“You have forty-five minutes until afternoon group. Find the gifts with the right ages on them and wrap them up.”
The large living room of the women’s recovery house was trying really hard to look like a cheerful place that day. One of the counselors had put some Christmas carols on the boom box, and a few decorations had been pinned to the walls. But nothing could remove the gray smoke of regret that hung over the room, unacknowledged but present in every corner.
It was 2008, and I was sitting on an old couch with one baby in each arm and two more in rocking seats nearby on the floor. With my feet, I’d give their seats a prod now and then in the hopes that the rocking would help keep them asleep. I wanted to let their moms have free hands for as long as possible, so they could get some presents wrapped.
Wrapping the presents with their own hands was the only personal input they were going to get into their older children’s holidays this year. The gifts themselves had just been delivered, courtesy of Toys for Tots, and they lay in a pile in the middle of the floor beside a few rolls of wrapping paper, two pairs of scissors, and two rolls of Scotch tape.
These women weren’t going to see their kids on Christmas; the children would be spending it with relatives or with foster families. If not for the donated toys they would have nothing to give their kids at all; as it was, they had a random toy selected for the approximate age and gender. So they wrapped them up, and wrote messages on them, and the living room was chaotic with crumpled paper and displaced frustrations as they argued about who was due the scissors or tape next.
As I sat with the babies, I had one of my many moments of feeling like an impostor. I wasn’t a resident–at the time, I’d never been to rehab–but I already knew enough about my developing addiction to realize that I wasn’t really different from these women. These women, so universally demonized by society for apparently choosing their addictive behavior over their children, were like me and I was like them. I was only luckier. So far.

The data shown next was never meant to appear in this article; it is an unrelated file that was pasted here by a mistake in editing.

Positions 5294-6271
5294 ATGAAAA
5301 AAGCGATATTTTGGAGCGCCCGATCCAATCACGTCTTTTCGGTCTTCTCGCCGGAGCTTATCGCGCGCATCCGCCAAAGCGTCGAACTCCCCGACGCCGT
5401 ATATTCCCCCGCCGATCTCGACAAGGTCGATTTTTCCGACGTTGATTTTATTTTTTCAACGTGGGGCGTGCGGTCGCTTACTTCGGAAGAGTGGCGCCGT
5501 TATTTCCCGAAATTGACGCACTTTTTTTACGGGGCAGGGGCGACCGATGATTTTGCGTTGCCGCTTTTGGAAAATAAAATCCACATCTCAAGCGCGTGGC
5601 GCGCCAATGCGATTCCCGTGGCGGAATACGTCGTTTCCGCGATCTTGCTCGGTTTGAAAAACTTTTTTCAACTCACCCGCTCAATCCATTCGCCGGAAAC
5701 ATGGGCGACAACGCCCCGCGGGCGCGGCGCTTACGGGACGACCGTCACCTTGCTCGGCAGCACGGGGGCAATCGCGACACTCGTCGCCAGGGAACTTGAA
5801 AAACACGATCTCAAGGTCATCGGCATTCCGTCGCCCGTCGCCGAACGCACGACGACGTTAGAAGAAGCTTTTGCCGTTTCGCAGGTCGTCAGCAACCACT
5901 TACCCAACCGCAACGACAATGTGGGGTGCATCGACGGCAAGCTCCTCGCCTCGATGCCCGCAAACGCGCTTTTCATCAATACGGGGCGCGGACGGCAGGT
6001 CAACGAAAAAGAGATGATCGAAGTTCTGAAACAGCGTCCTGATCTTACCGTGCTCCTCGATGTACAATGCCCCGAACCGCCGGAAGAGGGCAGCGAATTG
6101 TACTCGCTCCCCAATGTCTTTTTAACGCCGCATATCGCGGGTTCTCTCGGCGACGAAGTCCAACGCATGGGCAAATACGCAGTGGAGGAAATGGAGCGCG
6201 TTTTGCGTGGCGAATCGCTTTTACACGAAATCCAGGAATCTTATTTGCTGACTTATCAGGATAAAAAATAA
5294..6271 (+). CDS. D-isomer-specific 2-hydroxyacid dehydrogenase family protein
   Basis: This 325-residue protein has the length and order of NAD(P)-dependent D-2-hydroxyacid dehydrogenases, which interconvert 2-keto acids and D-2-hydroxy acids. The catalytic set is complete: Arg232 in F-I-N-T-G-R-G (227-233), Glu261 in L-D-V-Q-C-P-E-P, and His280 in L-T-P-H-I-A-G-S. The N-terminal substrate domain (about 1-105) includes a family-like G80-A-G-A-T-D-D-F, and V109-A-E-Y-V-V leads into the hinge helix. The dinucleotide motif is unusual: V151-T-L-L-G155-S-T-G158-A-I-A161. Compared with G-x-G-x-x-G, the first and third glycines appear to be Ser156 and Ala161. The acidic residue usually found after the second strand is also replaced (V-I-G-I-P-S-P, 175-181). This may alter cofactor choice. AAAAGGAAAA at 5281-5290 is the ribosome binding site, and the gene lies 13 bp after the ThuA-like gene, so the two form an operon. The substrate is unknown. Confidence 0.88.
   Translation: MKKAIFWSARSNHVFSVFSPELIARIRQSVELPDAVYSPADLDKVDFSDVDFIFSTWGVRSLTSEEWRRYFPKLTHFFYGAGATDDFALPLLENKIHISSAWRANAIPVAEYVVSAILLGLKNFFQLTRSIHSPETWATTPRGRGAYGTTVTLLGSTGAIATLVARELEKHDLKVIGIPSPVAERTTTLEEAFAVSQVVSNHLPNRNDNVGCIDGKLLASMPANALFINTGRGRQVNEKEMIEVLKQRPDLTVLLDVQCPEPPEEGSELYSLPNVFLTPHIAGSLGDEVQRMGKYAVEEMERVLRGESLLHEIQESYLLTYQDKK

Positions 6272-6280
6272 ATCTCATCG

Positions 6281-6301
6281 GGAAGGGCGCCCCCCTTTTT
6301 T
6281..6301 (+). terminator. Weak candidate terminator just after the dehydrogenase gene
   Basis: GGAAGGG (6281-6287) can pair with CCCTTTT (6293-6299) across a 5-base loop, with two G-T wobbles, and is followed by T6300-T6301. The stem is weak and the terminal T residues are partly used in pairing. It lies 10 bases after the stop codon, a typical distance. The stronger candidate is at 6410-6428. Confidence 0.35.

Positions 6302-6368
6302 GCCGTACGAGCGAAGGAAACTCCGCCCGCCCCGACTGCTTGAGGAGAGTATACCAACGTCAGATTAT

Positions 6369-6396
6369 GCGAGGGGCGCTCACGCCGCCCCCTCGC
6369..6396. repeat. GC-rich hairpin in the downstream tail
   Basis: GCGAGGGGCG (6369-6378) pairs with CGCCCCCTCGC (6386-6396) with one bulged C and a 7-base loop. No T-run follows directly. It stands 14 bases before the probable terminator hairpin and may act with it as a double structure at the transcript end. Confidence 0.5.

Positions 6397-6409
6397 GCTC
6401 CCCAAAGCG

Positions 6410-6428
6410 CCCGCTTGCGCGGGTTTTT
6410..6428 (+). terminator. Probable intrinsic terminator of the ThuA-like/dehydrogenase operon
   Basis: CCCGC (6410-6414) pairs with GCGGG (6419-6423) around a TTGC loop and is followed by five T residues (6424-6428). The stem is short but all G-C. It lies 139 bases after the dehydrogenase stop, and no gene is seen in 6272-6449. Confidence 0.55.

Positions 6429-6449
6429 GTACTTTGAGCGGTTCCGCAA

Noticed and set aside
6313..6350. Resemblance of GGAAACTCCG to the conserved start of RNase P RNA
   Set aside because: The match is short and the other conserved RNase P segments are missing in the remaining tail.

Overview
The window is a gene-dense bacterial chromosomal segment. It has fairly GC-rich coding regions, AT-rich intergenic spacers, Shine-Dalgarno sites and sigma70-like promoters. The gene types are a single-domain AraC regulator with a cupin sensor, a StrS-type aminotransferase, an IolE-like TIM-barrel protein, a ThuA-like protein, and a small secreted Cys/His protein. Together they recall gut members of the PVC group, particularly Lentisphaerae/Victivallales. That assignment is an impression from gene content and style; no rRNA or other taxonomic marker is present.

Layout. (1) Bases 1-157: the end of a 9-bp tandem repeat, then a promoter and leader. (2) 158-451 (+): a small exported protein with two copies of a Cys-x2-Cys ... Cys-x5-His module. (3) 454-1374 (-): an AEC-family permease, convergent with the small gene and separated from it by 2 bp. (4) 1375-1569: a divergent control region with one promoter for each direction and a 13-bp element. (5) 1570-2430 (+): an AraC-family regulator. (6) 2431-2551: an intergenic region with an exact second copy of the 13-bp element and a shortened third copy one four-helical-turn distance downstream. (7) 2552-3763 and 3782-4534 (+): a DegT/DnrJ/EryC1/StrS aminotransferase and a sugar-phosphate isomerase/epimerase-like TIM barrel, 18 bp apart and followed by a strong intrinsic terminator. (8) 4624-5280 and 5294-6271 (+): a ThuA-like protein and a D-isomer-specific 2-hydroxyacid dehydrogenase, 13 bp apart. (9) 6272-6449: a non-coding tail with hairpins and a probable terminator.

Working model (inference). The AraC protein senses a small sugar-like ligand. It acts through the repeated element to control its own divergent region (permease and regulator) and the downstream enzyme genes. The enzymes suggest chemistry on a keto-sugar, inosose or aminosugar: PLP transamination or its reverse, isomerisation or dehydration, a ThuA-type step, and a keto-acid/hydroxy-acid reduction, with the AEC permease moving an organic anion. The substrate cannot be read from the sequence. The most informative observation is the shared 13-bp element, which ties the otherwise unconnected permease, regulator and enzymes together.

I’m glad I had at least that much self-honesty at the time; of course, I would later identify far more closely when it was my turn to write my daughter letters from rehab. Various fortunate circumstances in my life gave me more options for treatment and a better environment when I got out, but good fortune is all it was. Many women I met got started on drugs at a very young age, and were trying to do parenting and recovery in an atmosphere of poverty, abuse and violence.
That night, at home, I thought about the expressions on the women’s faces as they looked at what they were “giving” their kids. Grateful as I was for the existence of the donations, it seemed so sad that they couldn’t express any individuality in what they sent. My job involved running a group there that discussed parenting issues, and I wondered whether I could get away with having them do a project making special cards or something. Then I had an idea.
After getting permission from my supervisor, I called my mother-in-law, who makes beads and often has some extras lying around. She was happy to help, so at the group I brought out many kinds of beads, wire, earring posts…everything needed to make inexpensive jewelry. I even managed some masculine-looking letter beads to make name bracelets for boys.
In general, I’m not much of an organizer. But I was glad that, for once, I took some initiative and made this happen. It pleased me to see them choosing colors they thought their kids would like; it didn’t by any means negate the pain of where they were but it was one choice they got to make. And if by chance they used extra time at the end to make a pair of earrings for themselves or a friend…well, I’ll never tell.
Years later, I’m approaching these holidays feeling sad that I don’t have money to give my daughter nice gifts. May I never forget that being able to give her anything I picked out is a privilege that recovery brings…and one that relapse can take away.